A Death in the Family

2 Mins read

adeathinthefamily300Written by Michael Stanley — Talk about explosive beginnings! This time it gets very personal indeed. Assistant Superintendent David Bengu in Botswana – aka Kubu, meaning hippo – is jolted out of a dream in which he’s eating. His boss, Makabu, tells him that his father has just been murdered. Kubu’s beloved father was showing the early symptoms of dementia in the previous book in the series, Deadly Harvest, so who could have wanted to see such a frail old man dead?

Mabaku refuses to allow Kubu to get involved in the investigation in any way and he grows angry, resentful and impatient towards his colleagues. He helps his mother handle the funeral arrangements, but then there is a break-in at his parents’ house. Clearly, someone thinks his father was hiding something of value.

Kubu is given a different case – the apparent suicide of a government official. It turns out the dead man was an informer for the US Embassy. Kubu can’t resist keeping an eye on the other investigation, though. Perhaps one or both of them is related to the generational divisions in the village of Shoshong and the surrounding area, where the Chinese are mining uranium.

It won’t surprise crime fiction lovers to learn that the two cases are linked. Kubu and his team unearth a story of corporate greed, government coruption and violent conflict between traditional and modern ways of life in an area of high unemployed and extreme poverty.

Michael Sears and Stanley Trollop write seamlessly as Michael Stanley, and are never afraid to tackle topical African issues. In A Deadly Trade it was political dissent, and in Death of the Mantis it was racism against Bushmen people. The trade in body parts for traditional medicine came to the fore in Deadly Harvest. In this one, it’s international mining companies maximising their profits at the expense of local people. The subjects are controversial and this is a series we always come back to with real pleasure.

Perhaps it’s the innate goodness and charm of Detective Kubu himself, his loving relationship with his family. Maybe it’s his human frailties such as his conviction that he can do a better job than his colleagues, or his inability to say no to good food and wine. Perhaps it’s the pitch-perfect recreation of the heat and dust of the Southern Africa landscape, and the mix of traditional and modern. It never feels like we are getting lectured about Botswana. It certainly has something to do with the writing style: the ease with which we switch from one point of view to another, without losing the authenticity of the different voices; the lively dialogue; the humour which lightens some of the grimmer situations.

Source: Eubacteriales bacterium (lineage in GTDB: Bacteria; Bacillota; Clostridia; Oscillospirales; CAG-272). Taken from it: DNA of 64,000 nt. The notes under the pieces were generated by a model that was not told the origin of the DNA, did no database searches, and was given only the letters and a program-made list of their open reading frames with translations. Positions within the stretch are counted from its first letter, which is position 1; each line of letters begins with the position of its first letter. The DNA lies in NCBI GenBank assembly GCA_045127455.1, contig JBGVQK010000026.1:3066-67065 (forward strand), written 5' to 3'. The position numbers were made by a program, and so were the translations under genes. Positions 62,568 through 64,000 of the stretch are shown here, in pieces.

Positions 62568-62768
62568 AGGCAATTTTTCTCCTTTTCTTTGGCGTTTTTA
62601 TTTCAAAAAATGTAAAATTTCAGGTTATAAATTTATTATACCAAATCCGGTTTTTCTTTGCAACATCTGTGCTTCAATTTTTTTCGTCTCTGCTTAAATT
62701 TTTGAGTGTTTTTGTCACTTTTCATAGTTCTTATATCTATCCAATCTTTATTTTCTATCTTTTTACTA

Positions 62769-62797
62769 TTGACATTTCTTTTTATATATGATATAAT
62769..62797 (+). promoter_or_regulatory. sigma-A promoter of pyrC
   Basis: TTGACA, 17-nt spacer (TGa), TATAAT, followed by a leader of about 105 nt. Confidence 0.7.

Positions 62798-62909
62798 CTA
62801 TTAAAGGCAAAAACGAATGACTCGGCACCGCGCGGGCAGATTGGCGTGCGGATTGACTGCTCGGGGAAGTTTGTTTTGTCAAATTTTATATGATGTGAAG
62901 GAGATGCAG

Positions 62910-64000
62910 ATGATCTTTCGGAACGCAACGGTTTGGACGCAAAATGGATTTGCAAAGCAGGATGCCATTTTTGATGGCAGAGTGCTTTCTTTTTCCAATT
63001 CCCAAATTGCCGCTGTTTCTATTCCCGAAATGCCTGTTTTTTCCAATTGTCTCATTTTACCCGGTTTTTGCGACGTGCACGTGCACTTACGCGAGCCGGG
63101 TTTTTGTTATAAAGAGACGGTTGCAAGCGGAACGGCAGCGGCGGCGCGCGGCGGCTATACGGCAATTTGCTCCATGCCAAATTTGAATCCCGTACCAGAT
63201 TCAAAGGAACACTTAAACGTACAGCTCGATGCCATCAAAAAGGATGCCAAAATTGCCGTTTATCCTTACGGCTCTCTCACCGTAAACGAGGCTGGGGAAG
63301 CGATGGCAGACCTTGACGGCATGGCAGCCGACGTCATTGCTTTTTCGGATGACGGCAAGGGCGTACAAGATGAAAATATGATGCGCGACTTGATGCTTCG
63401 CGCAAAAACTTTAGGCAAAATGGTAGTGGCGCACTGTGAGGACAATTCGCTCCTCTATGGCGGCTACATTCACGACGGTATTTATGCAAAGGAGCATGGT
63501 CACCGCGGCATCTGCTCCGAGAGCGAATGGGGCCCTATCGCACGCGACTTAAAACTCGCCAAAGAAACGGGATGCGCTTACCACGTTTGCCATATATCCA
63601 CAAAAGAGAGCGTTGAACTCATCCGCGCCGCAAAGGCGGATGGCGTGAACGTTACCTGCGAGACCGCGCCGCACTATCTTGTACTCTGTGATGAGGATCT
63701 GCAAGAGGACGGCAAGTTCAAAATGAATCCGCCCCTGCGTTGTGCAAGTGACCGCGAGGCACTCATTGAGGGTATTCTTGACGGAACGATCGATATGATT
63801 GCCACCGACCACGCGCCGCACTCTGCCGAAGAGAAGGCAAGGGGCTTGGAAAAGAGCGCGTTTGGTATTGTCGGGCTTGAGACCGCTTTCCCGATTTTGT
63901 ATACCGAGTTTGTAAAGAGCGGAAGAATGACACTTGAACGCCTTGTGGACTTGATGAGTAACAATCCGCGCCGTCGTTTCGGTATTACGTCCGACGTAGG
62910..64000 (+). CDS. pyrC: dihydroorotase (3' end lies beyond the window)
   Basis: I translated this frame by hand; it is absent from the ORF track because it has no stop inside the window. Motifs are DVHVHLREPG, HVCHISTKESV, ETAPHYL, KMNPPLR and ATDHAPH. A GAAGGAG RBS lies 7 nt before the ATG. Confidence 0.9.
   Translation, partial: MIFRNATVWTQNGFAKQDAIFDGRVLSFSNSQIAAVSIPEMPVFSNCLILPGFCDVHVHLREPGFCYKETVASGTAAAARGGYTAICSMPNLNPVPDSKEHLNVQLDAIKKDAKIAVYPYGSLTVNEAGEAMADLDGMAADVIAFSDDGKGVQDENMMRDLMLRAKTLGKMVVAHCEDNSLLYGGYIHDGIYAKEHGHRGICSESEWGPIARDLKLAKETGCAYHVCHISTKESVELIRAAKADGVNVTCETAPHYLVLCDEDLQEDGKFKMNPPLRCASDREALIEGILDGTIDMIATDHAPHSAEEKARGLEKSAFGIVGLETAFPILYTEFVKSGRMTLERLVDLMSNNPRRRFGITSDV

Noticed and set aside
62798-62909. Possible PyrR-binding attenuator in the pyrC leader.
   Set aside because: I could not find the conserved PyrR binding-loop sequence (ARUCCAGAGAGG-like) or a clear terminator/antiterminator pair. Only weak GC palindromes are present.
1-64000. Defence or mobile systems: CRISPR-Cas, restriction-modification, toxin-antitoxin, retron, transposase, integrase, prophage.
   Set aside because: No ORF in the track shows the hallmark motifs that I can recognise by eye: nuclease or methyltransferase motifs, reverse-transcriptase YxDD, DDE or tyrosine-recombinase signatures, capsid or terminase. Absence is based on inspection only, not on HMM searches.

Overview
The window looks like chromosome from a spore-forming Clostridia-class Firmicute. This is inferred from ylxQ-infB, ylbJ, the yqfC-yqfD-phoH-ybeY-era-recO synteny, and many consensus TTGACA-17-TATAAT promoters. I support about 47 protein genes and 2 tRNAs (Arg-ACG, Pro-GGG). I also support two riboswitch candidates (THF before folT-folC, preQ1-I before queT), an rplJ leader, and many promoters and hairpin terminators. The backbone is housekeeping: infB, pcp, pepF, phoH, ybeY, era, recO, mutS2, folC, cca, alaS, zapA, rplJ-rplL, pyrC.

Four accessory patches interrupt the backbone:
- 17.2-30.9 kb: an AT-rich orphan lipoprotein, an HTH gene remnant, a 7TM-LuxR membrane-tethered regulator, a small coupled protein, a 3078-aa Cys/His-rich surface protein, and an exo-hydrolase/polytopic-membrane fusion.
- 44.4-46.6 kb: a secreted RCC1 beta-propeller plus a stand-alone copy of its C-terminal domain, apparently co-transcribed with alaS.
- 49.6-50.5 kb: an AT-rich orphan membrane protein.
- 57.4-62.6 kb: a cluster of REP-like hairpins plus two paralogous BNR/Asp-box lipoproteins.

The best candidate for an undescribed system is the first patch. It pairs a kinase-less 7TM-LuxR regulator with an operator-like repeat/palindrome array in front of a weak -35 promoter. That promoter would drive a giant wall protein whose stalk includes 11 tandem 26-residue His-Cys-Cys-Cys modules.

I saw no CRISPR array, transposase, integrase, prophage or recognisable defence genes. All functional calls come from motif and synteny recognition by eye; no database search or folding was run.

The setting and characters more than make up for some slight plot holes. For instance, you might wonder whether it’s not an exaggeration to exclude Kubu completely from the investigation into his father’s death, even to the point where the other team members are not allowed to give him any updates. Plotting purists might argue that there is no need to send Kubu to New York to attend a conference and reconnect with a key witness, but this proves to be a great excuse to see Kubu operating outside his comfort zone and provides a delightful insight into cross-cultural differences.

The crimes being investigated are neither cosy nor minor, so it’s an ideal step up in grittiness for those who find the No1 Ladies’ Detective Agency series, also set in Botswana, a little too gentle. I have no hesitation in adding this to a select group of crime novel series which really captivate us with their sense of place, lifestyle and engaging characters. Louise Penny and her Quebecois Three Pines village also comes to mind, or Martin Walker’s Bruno chef de police series set in South West France.

Orenda Books

CFL Rating: 4 Stars

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